The Hunt for Ken’s Machtober: Mayday, Mayday!


By: Melissa S. Wollering

The raging submarine has surfaced. The Man with the Mustache has parted the Milwaukee Brewers’ plagued sea from which coast guard officials were picking up distress signals. Adios to pitching coach Bill Castro. Enter Chris Bosio straight from country music land. Speaking of, if your tween wants to party with JJ Hardy, she’ll have to hitch a plane to Nashville. To top things off, Alcides Escobar will now take your questions from the infield. But we’re not done–Bill Hall was also designated for assignment and OF Jason Bourgeois is coming up the ranks.


A pitching staff that ranks near the bottom of almost every category in the NL brings little job security.  So after 17 years as bullpen coach, it is sufficed to say Bill Castro was NOT cutting it during his first year as pitching coach.

I personally mourned the loss of Mike Maddux prior to this season, who was successfully courted by the Texas Rangers.  He was Milwaukee’s pitching coach from 2003-2008 and is largely credited with the Ben Sheets era of Brewers baseball. The organization knew it would be nearly impossible to fill his shoes and the appointment of Bill Castro, while welcomed, was not digested without some skepticism.

Tuesday’s 13-6 loss to San Diego was the nail in the coffin. If the Padres have one of the worst offenses in the league and the Crew can’t stop them from scoring, Doug Melvin and Ken Macha will go postal. 22 losses in 35 games often means a team is facing a meltdown on multiple levels.  No, this time it truly is JUST the pitching. When even Bill Hall is smacking homers and you still lose by 7 because of pitching that wreaks of limburger, adjustments are inevitable.

As for Castro’s interim replacement, Chris Bosio made his MLB debut in 1986 by pitching for the Milwaukee Brewers. He was a second-round draft pick for them back in 1982. Bosio came home to roost this year by taking the pitching coach position for Milwaukee’s AAA Nashville team. As of Wednesday, that team was tied for second in the Pacific Coast League in team ERA with a 4.05 and has allowed the fourth-fewest homers (83).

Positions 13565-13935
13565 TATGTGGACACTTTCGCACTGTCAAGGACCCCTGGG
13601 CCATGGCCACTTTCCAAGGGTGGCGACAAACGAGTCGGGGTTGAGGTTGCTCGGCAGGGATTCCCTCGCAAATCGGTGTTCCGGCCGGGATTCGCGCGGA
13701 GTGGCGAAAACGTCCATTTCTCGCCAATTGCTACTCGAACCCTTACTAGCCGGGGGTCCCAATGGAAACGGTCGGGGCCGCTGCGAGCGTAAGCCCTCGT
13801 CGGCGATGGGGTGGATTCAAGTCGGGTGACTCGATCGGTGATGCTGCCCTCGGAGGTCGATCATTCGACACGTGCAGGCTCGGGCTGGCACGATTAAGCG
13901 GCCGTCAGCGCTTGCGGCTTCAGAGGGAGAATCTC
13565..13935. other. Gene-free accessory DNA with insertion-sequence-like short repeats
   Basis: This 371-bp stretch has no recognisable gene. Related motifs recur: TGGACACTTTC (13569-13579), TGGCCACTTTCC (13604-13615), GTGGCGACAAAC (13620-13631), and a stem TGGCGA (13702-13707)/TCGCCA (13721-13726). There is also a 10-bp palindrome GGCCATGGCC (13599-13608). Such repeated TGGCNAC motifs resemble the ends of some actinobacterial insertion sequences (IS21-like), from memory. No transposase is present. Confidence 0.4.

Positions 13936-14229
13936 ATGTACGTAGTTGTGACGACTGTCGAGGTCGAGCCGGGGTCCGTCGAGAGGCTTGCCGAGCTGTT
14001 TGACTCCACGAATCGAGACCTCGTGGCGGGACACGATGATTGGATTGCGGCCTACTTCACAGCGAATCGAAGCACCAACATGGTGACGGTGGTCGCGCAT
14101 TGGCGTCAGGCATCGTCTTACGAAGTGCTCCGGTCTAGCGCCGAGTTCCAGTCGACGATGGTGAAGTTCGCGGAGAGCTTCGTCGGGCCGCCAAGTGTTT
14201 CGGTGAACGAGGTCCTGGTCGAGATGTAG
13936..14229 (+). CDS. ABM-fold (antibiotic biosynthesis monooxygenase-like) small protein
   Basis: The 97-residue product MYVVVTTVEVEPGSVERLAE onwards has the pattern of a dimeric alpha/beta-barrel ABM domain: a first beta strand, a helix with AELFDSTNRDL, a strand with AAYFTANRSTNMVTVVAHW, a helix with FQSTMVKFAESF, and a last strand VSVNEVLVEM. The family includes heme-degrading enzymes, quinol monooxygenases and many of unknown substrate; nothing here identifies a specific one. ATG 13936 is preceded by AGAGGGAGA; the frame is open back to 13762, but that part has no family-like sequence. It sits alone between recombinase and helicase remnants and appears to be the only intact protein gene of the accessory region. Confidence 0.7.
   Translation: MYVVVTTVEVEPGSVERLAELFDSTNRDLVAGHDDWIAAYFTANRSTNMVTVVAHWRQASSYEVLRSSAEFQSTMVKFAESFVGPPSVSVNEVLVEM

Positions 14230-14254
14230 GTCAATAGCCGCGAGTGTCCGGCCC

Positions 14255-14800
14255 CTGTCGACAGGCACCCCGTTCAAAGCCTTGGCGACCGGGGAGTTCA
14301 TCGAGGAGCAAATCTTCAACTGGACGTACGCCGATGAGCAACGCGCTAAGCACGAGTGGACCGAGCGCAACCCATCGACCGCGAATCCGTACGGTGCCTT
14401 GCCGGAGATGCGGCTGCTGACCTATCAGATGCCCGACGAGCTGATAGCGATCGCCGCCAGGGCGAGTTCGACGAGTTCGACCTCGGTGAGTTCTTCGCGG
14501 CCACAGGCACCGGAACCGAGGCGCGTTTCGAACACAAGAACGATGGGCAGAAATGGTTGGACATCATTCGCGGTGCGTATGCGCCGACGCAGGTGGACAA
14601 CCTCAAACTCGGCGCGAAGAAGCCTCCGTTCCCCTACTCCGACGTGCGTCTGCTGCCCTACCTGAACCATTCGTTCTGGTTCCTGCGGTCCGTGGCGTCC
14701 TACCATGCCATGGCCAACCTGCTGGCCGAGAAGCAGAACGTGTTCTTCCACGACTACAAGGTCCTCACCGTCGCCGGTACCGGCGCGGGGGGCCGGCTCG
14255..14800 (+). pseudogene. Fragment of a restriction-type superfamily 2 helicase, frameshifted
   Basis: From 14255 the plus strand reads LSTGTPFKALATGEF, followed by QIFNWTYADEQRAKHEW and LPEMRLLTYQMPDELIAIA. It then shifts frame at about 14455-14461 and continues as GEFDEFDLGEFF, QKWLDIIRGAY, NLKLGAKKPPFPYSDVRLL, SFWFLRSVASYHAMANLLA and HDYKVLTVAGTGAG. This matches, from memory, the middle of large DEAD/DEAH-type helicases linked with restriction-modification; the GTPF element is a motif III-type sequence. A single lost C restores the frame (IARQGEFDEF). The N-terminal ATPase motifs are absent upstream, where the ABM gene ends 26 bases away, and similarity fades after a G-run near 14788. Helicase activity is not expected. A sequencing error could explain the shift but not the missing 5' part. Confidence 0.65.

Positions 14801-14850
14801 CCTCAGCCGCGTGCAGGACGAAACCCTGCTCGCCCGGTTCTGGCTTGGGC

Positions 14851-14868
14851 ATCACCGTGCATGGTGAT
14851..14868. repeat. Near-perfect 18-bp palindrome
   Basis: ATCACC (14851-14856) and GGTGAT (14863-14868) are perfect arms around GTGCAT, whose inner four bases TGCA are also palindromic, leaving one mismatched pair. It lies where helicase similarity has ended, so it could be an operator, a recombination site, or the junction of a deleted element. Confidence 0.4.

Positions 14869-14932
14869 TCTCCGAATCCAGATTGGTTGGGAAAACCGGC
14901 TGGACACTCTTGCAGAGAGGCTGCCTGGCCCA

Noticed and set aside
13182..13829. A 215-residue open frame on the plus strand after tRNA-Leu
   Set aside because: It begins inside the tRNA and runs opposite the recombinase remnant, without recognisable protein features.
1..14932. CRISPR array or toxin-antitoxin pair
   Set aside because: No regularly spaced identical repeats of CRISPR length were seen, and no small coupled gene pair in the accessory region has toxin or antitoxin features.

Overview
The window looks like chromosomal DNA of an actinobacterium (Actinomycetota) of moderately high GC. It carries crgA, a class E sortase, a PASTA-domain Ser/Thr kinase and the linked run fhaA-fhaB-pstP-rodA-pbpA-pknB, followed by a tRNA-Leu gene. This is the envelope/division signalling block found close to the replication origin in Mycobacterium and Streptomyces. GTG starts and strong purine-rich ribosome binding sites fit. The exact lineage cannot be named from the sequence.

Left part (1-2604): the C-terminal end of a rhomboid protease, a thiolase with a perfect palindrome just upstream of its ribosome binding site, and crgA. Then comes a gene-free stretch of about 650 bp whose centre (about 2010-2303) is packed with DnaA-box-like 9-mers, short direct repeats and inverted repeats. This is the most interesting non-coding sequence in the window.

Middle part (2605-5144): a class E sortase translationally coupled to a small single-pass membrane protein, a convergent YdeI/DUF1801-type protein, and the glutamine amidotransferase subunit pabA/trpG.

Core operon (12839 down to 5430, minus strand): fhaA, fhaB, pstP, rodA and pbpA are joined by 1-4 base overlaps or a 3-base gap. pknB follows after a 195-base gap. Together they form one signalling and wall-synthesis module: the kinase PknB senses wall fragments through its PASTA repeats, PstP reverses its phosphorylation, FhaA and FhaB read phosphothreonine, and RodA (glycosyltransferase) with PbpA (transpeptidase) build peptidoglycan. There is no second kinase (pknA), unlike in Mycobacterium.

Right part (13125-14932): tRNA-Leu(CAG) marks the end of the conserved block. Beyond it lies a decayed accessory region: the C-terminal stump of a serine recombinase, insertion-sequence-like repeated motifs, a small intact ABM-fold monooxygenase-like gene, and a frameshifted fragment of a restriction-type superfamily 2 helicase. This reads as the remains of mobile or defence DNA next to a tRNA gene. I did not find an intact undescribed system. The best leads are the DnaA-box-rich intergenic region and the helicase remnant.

Onto James Jerry Hardy—kids call him JJ (trademark David Kay)—the struggling shortshop is two years removed from All Star status and has been playing as such. His .229 batting, mere 11 homers and 45 RBI’s were dismal, essentially putting a black hole the Brewers’ lineup.

Hardy was sent down to AAA with little choice.  A player must have five full years in the majors before he is able to turn down such an assignment. Meantime, Aaron Harang just cleared waivers.  Are you thinking what I’m thinking?  Hardy and Hart or Hardy, prospect and Hall for Harang? We could hear more chatter on this in coming days.

Alcides Escobar, who was brought up to the bigs last season and sent back down to work on his defensive consistency, will takeover for Hardy. He is considered the team’s top prospect, (see “Chart Magnificence” Above), batting .298 in Nashville with two dozen doubles, 6 triples, 4 homers and 34 RBI’s. His OBP is .353 and he could fill the void of stolen bases for the Crew, having tallied 42 himself this season. Perhaps you’ve forgotten, but Milwaukee’s stolen base record wasn’t half-bad until Rickie Weeks’ season-ending injury.


Hall might as well erase the last two years of his life. 24 RBI in 214 at-bats screams gigantic waste of cash. The Brewers are paying him $6.8M in 2009 and $8.4M in 2010 to produce jack squat.  I apologize ahead of time to anyone named Jack.

Right now, the organization has ten days to trade Billy, cut him loose or stick him in the minors. Billy has already agreed to head to the minors but injuries forced the Crew to stick him back in the lineup. Don’t hold your breath. No one will want to pick up his salary, so Milwaukee appears to be stuck between a Hall and a hard place.

Onto the Brewers decision to go Bourghetto.  By the way, Bourghetto is a termed defined as bourgeois AND ghetto, commonly used by one Paul M. Banks.  Bless Paul’s fine vocabulary, which comes in quite handy here.

In 105 games with Nashville, Bourgeois was batting .316 with 18 doubles, six triples, two homers and 41 RBI, with a .354 OBP. Desperate times call for surprising measures. Another OF will be welcome. This could also indicate the Brewers have some level of comfort in considering dealing Hart.

Wednesday’s decisions won’t fix the starting rotation or the bullpen fatigue, but it’s obvious the front office wants to send a signal to its coaches and players.  The Hunt for Ken’s Machtober isn’t over until the submarine has sunk. Or until Sean Connery says it is.